Much to the ongoing chagrin of a minority who want them to repeat 1995’s The Bends, doggedly experimental rock is just what Radiohead do these days, finding common ground between hitherto ingongruent parts. Hence a song like Bodysnatchers. On it, Greenwood and O’Brien feed a chugging, elementary riff through an amp that barely sounds like it can take it, while Thom Yorke’s mostly indistinct vocals compete to be heard over the hyperactive raga-rock being played out around him.

Their attitude to the medium might be one of uncompromising modernity, but Radiohead’s almost quaint belief in the album as an art form is borne out by their dispute with Apple (the absence of their music on iTunes is down to their refusal to allow the sale of individual tracks). In Rainbows compounds their stance. In time you’ll scoot to your favourites on In Rainbows – in particular, the baroque fever-folk of Faust Arp is just, when it all comes down, an endlessly repeatable treat – but taken as a whole, In Rainbows adheres to a loose musical narrative of its own.

The herky-jerky clatter of earlier songs gives way to acoustic guitars, bigger melodies and a musical sense of resolution. Finally, Thom Yorke even finds himself slipping into the vernacular of the pop songs we thought he never even listened to, let alone sang. That’s him on House Of Cards, singing “I don’t wanna be your friend/I just wanna be your lover” like Prince’s shy baby brother, amid swirling strings that simulate the postcoital fug of a Sunday morning. Lest we imagine him guesting on the next Sugababes album, it’s worth pointing out that the next verse begins “Infrastructure will collapse”, but no matter. It’s one of their very best songs.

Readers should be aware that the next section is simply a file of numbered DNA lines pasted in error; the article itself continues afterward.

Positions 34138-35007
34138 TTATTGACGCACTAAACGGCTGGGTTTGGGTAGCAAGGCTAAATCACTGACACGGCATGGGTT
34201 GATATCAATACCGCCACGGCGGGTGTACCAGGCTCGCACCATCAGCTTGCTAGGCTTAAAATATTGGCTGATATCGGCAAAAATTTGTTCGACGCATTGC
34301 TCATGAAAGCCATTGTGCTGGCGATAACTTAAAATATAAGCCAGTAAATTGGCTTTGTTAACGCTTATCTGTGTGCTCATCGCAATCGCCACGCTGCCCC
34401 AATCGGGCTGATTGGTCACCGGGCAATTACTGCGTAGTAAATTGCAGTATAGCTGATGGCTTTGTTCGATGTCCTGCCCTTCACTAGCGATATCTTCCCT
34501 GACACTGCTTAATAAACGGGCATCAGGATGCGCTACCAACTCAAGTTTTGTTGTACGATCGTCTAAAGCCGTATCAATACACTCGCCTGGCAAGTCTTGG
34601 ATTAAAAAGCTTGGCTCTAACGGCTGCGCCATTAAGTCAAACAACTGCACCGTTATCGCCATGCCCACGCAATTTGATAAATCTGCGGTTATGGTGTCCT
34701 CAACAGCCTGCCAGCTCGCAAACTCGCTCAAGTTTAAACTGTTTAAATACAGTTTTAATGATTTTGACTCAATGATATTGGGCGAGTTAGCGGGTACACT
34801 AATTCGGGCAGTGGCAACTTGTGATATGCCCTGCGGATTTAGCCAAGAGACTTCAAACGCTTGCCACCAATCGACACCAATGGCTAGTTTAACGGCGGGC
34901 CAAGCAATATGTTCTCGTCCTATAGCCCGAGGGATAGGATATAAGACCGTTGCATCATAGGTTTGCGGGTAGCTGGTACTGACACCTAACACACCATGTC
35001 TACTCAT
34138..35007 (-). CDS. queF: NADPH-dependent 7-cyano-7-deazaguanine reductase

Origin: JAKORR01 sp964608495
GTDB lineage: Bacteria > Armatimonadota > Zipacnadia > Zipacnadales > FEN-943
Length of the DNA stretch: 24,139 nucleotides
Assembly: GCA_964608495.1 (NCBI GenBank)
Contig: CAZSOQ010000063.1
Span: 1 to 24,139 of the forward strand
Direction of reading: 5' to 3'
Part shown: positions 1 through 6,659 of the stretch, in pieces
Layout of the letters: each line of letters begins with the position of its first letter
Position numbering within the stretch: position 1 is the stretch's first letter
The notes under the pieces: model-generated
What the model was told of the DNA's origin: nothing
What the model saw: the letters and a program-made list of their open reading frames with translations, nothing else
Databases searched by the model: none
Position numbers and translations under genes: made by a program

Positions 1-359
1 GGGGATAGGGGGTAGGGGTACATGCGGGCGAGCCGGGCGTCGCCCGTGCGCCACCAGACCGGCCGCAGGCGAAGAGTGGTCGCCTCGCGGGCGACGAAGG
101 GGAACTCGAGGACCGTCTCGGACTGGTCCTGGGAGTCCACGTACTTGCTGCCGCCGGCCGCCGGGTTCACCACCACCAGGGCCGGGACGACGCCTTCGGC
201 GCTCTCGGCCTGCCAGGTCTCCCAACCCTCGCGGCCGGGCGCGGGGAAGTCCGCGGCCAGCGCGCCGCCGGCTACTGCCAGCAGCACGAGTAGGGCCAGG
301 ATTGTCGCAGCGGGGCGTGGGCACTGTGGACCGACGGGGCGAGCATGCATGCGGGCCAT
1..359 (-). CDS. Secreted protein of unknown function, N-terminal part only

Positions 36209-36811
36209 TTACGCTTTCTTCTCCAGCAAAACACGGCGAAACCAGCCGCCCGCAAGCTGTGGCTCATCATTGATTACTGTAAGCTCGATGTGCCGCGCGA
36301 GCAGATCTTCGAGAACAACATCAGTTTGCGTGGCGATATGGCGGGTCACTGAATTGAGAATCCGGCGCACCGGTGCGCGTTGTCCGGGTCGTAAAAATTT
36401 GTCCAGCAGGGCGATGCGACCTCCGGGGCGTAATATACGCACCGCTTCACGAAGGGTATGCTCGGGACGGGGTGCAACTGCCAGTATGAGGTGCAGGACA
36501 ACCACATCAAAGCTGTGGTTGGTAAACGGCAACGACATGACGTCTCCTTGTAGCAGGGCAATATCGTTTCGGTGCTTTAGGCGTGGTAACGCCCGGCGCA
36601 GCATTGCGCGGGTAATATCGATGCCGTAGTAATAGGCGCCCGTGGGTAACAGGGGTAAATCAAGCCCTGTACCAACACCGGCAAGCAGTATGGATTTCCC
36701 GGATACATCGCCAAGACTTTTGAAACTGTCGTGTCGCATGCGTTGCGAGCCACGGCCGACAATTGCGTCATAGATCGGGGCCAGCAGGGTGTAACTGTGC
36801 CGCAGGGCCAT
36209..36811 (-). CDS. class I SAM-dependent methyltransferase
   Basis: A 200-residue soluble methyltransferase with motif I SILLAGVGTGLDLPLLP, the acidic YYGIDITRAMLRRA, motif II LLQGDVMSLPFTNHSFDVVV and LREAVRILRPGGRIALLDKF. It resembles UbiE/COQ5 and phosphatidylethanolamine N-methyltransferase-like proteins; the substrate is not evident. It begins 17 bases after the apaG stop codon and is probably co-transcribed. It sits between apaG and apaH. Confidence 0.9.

Ditto, All I Need, which lobs another relatively direct Yorke lyric into sonic waters that appear to meander by the Get Carter soundtrack. Listen once and you’re unsure. Listen twice, knowing that, three minutes in, a plangent pounding piano leads you out into a snowblind crescendo of melodic light and, you’re excited before you even get there. Quite how it all ranks alongside other Radiohead albums – well, let’s be honest. It’s far too early to tell. In time, the excitement of waiting for a new release by one of your favourite bands to land in your inbox will separate from the role it will go on to play in your life.

For what it’s worth, In Rainbows was sent to me at 6.30am. Three hours later, this insidious index of sonic surprises is stacking up in my mind, like planes waiting to land. The trick, I guess, is to give your fans what they didn’t know they wanted. Radiohead, old hands at this, have been doing it for over a decade now. With In Rainbows, they appear to have done it again." [source]

Music industry reaction to Radiohead album